The cut of a diamond is what controls the amount of light reflected through the diamond. The cut is what unleashes the fire and beauty within the diamond itself by allowing the right amount of light to interact with every angle and every facet.
The value of a cut is based on three optical effects it can cause:
The proportions of a diamond determine how the light performs. The proportions, combined with the polish of a diamond’s surface, affect the overall appeal and beauty of a diamond.
When diamonds are sold as jewelry, two factors come into play. The first is the setting. Many diamond ring settings are meant to make the center stone look much bigger than it is. The second factor is the total carat weight. This refers to the sum carat weight of all diamonds in a ring or piece of jewelry. Large individual diamonds have a much greater value than smaller diamonds that add up to the same total carat weight.
For example, a 2-carat diamond is far more valuable than a ring with small diamonds that add up to a total of 2 carats.
But as stated previously, diamond value is about much more than simply its carat weight. Each of the 4 C’s is extremely important in determining how much a diamond is worth. A 1-carat diamond that is internally flawless, perfectly cut, and “D” color could be worth over $20,000. On the other hand, a diamond of the exact same size and weight that has significant inclusions, has a “good” cut, and a “J” color could be worth under $3,000.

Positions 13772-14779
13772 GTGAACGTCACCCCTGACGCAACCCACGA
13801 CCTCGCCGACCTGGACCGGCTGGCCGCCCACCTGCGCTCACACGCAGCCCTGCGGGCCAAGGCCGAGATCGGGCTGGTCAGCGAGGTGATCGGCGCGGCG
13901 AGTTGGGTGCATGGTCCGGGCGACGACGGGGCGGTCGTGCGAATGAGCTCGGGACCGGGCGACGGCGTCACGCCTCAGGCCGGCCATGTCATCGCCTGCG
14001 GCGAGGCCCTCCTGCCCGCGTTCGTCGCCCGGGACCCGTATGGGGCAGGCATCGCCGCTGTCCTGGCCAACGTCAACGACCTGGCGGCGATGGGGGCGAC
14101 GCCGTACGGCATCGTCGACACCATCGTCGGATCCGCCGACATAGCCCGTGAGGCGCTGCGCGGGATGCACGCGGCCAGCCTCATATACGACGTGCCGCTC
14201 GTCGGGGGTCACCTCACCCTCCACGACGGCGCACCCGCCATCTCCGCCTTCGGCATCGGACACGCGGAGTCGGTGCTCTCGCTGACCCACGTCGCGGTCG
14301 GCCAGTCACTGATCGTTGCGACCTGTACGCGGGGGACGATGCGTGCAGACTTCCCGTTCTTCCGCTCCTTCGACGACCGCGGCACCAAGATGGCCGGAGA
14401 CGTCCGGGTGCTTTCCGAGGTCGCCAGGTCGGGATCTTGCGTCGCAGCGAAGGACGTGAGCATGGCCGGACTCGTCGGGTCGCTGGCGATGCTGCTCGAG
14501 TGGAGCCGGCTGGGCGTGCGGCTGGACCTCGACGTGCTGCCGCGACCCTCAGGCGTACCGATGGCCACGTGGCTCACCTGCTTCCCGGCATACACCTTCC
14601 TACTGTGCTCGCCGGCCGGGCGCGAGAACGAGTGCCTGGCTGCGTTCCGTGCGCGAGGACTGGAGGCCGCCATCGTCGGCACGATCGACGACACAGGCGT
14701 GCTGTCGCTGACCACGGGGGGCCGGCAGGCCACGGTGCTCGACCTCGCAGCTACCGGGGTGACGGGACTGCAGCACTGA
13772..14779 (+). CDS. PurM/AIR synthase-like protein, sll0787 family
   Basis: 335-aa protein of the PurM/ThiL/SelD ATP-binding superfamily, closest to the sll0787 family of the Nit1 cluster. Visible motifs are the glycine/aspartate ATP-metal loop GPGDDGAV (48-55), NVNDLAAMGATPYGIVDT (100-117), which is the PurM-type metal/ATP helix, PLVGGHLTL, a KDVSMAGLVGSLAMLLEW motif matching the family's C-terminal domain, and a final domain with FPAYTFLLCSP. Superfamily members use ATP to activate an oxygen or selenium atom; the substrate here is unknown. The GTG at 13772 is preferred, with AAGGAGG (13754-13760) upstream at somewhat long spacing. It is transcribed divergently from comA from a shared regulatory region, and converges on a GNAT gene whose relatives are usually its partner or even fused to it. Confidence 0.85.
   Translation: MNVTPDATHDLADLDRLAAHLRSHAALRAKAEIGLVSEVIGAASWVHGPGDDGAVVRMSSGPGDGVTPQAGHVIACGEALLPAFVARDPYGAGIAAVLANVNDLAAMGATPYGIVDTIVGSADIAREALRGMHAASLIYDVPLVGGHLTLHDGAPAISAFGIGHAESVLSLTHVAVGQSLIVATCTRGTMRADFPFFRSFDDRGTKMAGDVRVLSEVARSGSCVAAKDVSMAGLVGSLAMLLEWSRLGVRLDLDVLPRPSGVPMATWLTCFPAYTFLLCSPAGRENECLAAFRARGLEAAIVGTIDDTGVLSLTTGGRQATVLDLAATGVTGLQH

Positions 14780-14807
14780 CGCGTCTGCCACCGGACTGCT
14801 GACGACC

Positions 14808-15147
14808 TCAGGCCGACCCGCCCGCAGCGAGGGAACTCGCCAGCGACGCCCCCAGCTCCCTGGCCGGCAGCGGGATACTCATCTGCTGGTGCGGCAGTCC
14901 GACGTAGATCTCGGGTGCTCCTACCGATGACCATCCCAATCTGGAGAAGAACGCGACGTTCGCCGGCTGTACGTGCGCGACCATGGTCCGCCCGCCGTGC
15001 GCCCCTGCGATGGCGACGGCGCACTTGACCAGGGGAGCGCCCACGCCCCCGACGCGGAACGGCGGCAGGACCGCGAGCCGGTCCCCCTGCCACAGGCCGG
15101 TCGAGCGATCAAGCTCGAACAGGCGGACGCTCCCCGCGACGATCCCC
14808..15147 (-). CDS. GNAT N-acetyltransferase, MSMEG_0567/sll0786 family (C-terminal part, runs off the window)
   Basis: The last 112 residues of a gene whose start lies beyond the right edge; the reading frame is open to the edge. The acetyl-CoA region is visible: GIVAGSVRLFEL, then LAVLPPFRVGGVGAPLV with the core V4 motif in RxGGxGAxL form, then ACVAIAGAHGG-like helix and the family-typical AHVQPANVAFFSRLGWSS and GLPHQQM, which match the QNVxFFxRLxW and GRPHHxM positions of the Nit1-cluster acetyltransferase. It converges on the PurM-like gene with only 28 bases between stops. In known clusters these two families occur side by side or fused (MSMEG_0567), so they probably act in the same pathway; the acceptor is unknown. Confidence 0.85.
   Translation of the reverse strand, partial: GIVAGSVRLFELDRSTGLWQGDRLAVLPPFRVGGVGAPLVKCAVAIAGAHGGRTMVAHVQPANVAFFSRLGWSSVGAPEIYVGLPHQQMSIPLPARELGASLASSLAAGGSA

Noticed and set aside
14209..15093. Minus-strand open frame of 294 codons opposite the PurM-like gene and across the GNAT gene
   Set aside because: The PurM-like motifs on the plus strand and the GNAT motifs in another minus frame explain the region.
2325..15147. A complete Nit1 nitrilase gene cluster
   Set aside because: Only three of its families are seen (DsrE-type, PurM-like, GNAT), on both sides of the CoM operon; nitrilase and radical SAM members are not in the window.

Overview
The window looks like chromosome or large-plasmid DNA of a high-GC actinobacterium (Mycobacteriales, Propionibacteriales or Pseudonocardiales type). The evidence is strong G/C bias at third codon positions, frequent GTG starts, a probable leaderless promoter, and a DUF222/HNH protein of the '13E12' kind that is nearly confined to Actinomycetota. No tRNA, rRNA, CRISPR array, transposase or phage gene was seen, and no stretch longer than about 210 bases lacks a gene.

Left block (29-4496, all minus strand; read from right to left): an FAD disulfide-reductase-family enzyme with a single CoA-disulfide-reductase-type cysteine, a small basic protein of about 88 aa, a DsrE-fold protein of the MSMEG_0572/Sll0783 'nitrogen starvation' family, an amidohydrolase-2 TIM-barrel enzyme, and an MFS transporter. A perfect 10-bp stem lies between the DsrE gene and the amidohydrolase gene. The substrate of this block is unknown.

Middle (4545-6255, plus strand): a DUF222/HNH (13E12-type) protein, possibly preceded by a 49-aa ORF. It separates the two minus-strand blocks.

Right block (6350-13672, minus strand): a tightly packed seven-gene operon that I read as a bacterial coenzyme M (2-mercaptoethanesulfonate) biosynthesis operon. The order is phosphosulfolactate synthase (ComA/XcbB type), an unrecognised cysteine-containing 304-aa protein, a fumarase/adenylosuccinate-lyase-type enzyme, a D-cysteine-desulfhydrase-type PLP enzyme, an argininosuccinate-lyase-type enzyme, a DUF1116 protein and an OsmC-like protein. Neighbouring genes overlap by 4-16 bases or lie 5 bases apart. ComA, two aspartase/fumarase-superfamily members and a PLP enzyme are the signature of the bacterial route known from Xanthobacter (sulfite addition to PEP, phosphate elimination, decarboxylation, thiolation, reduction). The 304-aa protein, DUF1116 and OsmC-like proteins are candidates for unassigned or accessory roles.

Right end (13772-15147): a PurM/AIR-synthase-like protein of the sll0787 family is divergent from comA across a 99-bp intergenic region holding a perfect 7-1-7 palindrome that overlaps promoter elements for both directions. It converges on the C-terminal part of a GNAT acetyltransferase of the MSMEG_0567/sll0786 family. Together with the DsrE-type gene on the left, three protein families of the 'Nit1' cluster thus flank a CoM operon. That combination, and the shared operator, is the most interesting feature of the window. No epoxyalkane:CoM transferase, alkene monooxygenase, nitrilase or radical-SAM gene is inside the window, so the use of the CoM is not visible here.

While the diamond industry is known to mostly circle around the 4 C’s – Cut, Clarity, Color and Carat – there is a “fifth C” that is held in equal importance in determining how much a diamond is worth. It is the Diamond Certificate.
Awarded by various grading laboratories established around the world, the Diamond Certificate is the diamond grade assigned to a particular stone after a thorough evaluation. It is a professionally unbiased examination that authenticates the attributes of a diamond. The Diamond Certificate provides a careful validation of the color, carat weight, clarity, along with the exact measurements of the diamond.